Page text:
A recent TNS-Sofres survey on the Vélib official blog found a whopping 94% of Vélib users are "completely satisfied" (19%) or "mostly satisfied" with the bike share service. Just 6 percent of survey users reported that they are unhappy with the service. And incredibly, after just two years, it is estimated that the bikes are approaching 45 million uses annually - about 120,000 trips daily, and 175,000 members. To counter the scarily high (and expensive) rate of vandalism and bike theft reported, the city has launched an advertising campaign with the slogan, "Vélib is yours, protect it!"
Pretty, but still vandalism. Via velib-pourri.
Véliberté: It's yours, don't abuse it
JCDecaux, the outdoor advertising company that runs Vélib, complained about the high level of vandalism, and the recent numbers, if true, are incredible: since inception in 2007, 8,000 bikes have disappeared, and 16,000 have been vandalized. So the new ad campaign is aimed at reminding Parisians that the service belongs to everyone - véliberté, or bike freedom, is only possible if people take care of the bikes, is the message. There's now a page on the Vélib web site where abandoned Vélibs can be (anonymously) reported.
JCDecaux previously has complained about the alarming rate at which bicycles have been abused in the program, and speculation was that the company wanted to negotiate a better deal with the city of Paris. JCDecaux spent $115 million to start up Vélib back in 2007, while Paris gets any revenue that the program generates plus over $4 million US in annual fees. In return, JCDecaux has control of hundreds of public-owned ad spaces.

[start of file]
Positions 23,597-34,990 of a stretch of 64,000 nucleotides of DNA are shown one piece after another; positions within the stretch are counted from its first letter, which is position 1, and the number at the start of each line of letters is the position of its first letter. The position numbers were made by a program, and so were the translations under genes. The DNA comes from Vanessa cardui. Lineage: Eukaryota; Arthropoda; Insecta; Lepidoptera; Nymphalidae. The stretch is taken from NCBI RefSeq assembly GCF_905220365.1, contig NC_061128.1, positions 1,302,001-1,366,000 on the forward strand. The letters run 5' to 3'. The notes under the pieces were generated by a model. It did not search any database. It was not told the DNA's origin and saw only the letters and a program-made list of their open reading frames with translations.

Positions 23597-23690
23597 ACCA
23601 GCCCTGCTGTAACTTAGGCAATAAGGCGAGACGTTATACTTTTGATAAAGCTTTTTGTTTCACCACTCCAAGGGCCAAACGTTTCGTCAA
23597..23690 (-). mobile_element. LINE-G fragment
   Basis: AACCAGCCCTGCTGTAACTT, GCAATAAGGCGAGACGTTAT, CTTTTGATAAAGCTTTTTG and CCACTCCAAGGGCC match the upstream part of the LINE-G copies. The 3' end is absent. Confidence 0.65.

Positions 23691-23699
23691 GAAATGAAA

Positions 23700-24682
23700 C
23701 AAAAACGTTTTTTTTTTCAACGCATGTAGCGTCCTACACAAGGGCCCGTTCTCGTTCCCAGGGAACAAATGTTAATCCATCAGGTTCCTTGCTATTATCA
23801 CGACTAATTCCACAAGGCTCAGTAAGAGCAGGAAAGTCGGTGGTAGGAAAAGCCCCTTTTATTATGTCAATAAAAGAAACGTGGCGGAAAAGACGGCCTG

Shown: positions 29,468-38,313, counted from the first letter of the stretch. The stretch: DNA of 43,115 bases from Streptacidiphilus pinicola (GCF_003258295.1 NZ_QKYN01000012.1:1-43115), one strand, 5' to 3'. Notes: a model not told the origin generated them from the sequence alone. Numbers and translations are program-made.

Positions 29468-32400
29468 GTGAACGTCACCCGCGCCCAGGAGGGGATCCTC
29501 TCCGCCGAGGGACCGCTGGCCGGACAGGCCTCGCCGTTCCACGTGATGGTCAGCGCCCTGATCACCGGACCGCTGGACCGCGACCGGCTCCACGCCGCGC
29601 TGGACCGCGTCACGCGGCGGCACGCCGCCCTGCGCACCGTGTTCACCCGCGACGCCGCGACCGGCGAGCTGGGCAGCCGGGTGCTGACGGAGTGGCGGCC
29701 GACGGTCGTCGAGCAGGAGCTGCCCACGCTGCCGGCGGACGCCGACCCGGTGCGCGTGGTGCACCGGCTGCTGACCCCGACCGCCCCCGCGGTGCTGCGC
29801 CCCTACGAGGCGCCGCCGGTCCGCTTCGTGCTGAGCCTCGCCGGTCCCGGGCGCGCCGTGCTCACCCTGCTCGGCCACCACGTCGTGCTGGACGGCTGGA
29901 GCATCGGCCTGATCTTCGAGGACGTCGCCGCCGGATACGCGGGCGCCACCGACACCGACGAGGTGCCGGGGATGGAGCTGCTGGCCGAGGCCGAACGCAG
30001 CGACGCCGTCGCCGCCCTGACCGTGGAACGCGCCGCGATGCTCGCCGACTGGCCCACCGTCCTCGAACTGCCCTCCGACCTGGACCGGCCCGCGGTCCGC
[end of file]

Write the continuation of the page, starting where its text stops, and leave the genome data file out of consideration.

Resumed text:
Six Vélib deaths, thousands served daily
Vélib bike sharing, the world's most extensive program with over 20,000 bikes, has claimed six lives in accidents during its two-year history. (For comparison, about 30,000 people die each year in the U.S. in traffic fatalities; while in France the number is approximately 8,000 per year).
In spite of the problems, Vélib is continuing to grow. JCDecaux plans to introduce a bike less able to be vandalized, and the system is being rolled out to Parisian suburbs Boulogne-Billancourt and a total of 3,000 bikes and 300 stations are being added. The City of Paris is picking up the tab for the new equipment, though JCDecaux is responsible for operations and maintenance. This is part of the recent renegotiation of the City's contract with JCDecaux, which also included more reparations to JCDecaux for vandalism-damaged bikes. Estimates for the cost of each bike have been hard to come by - some sources say between 400 to 500 Euros ($550 - $700).
Read more about Vélib at TreeHugger
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